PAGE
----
by Kenneth Lasson
In April of this year, when Russia declared its recognition of West Jerusalem as Israel's capital, the announcement was met with deafening silence by the Arab world. Why, then, the roars of protestations at the same simple acknowledgment by the United States?
Threats by Turkey and other countries in the Arab League to sever diplomatic relations with the U.S. over the issue prove once again that in our time the world has made the Middle East safe for hypocrisy.
Is there any reason to believe that acquiescing to Arab demands will lead to peace? Not if you look at the facts over the past half-century—during which time the Palestinians have stated with remarkable consistency that they will never recognize Israel as a sovereign state, much less Jerusalem as its capital.
If we are looking toward our own best interests, there are good diplomatic and constitutional reasons to countenance Jerusalem as Israel's capital. First and foremost is historical reality and common sense. As law professor Eugene Kontorovich, an expert on international law and policy, pointed out last month in testimony before Congress, "One of the main reasons for the failure to reach a peace deal is the unspoken assumption that protracted and repeated Palestinian rejectionism costs them nothing diplomatically, while creating constraints for Israel."
Every country in the world has had the right to designate the capital of its choice, with Israel the lone exception. Congress recognized this anomaly over two decades ago, when it passed the Jerusalem Embassy Act in 1995. (The vote was 93-5 in the Senate and 374-37 in the House.) The Act noted that. "Jerusalem is the seat of Israel's President, Parliament, and Supreme Court, and most of its ministries and cultural institutions"—and that since the reunification of the city in 1967, religious freedom has been guaranteed to every faith.
But the law was never implemented—because presidents Clinton, Bush and Obama all came to view it as a congressional infringement on the executive branch's constitutional authority over foreign policy, and consistently exercised a built-in presidential-waiver clause based on their perception of national-security interests.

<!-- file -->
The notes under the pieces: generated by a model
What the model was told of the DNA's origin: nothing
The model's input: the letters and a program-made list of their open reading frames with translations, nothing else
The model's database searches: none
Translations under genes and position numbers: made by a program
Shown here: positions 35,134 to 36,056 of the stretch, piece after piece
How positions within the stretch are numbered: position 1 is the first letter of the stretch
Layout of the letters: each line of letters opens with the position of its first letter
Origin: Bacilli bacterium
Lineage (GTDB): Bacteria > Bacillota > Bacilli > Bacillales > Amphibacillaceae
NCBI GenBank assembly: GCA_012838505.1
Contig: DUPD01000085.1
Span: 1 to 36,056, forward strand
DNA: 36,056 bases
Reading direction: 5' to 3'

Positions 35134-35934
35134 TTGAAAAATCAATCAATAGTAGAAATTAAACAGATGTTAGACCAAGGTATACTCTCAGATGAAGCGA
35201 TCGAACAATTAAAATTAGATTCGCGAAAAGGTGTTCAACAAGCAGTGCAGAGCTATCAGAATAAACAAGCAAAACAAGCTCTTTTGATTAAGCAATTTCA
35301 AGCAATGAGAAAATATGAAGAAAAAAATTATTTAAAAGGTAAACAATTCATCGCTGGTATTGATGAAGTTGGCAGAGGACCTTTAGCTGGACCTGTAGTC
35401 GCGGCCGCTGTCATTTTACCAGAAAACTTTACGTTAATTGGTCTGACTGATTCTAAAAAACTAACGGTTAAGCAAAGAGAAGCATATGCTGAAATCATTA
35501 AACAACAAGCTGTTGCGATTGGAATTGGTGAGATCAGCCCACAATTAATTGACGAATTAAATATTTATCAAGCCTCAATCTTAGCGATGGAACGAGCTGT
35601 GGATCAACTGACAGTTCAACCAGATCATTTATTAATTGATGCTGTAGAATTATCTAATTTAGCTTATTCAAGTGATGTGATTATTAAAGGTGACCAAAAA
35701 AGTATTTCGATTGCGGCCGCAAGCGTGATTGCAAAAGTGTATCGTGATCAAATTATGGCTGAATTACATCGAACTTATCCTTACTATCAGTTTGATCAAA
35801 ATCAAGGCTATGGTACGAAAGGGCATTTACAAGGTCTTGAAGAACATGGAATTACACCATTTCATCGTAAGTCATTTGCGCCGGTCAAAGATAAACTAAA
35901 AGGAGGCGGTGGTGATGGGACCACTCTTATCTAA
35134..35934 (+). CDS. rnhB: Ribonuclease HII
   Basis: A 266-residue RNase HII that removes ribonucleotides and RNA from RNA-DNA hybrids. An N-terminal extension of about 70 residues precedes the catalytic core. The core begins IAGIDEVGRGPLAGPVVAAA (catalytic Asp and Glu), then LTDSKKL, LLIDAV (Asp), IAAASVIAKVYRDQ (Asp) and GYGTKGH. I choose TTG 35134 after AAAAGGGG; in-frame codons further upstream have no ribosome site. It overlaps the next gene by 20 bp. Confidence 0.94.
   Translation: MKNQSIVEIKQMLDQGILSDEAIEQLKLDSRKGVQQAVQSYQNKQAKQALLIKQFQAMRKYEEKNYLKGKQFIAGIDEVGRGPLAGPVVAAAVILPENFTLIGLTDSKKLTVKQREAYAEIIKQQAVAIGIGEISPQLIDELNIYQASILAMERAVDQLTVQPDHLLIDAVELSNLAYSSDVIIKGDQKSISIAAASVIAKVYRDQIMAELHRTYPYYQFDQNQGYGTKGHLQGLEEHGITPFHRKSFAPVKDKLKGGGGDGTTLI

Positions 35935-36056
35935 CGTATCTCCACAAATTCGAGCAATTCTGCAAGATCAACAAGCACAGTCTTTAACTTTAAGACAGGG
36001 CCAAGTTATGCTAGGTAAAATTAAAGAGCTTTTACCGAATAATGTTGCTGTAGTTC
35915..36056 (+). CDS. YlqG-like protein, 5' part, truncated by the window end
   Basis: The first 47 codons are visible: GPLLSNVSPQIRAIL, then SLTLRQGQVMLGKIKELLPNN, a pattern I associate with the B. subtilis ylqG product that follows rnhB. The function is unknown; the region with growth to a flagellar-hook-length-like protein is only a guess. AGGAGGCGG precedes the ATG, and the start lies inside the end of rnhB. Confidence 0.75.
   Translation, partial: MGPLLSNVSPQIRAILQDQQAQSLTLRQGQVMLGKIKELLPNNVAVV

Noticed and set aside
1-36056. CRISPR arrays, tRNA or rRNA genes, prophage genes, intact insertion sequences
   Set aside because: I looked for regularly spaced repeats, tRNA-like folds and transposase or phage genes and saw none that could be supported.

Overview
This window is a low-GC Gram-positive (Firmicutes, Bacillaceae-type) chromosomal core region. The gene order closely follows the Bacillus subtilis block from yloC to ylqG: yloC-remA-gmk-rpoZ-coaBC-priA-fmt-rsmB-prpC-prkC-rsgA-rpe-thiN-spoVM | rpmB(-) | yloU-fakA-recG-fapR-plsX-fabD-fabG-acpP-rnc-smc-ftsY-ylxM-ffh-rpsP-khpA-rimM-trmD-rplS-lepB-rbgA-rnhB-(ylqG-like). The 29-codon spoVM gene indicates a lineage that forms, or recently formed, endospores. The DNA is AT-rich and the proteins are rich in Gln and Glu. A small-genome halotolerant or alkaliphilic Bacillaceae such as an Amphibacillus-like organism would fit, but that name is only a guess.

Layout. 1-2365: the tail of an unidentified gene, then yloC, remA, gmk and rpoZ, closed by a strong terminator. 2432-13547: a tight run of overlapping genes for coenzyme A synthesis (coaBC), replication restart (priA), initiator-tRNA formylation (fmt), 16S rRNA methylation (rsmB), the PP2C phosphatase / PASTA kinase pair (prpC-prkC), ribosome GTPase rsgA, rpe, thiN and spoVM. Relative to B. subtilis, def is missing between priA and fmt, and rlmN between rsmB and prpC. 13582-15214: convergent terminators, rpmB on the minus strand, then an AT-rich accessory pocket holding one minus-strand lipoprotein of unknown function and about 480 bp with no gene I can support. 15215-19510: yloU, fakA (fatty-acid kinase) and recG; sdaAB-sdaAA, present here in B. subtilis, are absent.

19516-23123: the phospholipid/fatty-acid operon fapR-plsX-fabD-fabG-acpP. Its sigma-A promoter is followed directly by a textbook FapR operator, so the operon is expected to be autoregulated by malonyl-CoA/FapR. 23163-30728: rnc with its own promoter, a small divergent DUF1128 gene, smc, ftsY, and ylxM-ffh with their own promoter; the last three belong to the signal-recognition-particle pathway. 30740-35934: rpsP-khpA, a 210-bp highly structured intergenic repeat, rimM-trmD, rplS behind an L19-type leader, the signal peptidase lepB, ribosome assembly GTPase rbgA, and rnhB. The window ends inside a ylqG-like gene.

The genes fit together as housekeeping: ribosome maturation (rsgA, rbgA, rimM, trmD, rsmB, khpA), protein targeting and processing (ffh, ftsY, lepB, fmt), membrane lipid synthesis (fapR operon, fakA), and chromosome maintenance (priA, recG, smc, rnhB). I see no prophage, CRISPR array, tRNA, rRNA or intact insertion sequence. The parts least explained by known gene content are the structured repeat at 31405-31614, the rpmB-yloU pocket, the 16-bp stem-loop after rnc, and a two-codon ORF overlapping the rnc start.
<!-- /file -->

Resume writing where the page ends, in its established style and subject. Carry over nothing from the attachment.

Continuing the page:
It's now eminently clear that all three of the past pre-Trump administrations missed the forest of Middle East reality for the trees of diplomatic denial and intransigence.
The root of the State Department's long-standing heavy-handed reluctance to offend Arab populations in the region is a willful ignorance of history and reality. In 1948, president Harry Truman ignored State's strong objections and enabled the US to become one of the first countries to recognize Israel. Even though Israel won all of Jerusalem in the 1967 war, even though no Israeli government nor popular referendum would ever allow another city to be designated its capital, even though the Arab-Palestinian peace process countenances no other place for that purpose—in the view of the State Department, Jerusalem remains no-man's land.
Though some of President Donald Trump's closest advisors have likewise urged him to hold off, there has long been bipartisan support for the move. Elliott Abrams, a former Middle East adviser to Bush, said recently that Trump should follow through on his promise because, even if east Jerusalem were eventually ceded to the Palestinians as the capital of their own state, no conceivable settlement would deny west Jerusalem to Israel. "There is simply no reason not to put a US Embassy there."
Moscow's surprising recognition of Jerusalem was largely ignored by the foreign-policy establishment because it disproves their predictions of chaos. On the other hand, the Palestinians have found that their threats of dire consequences have worked in the past—in effect allowing U.S. foreign policy to be taken hostage.
Two years ago in a challenge to the State Department's policy not to put "Jerusalem, Israel" on U.S. passports for American citizens born there, the Supreme Court ruled that the president has the exclusive power to recognize foreign nations, which includes the power to determine what a passport says. "Recognition is a matter on which the nation must speak with one voice," said the Court. "That voice is the president's."
Kenneth Lasson is a law professor at the University of Baltimore. His most recent book is Defending Truth: The Quest for Honesty about Jews and Israel.
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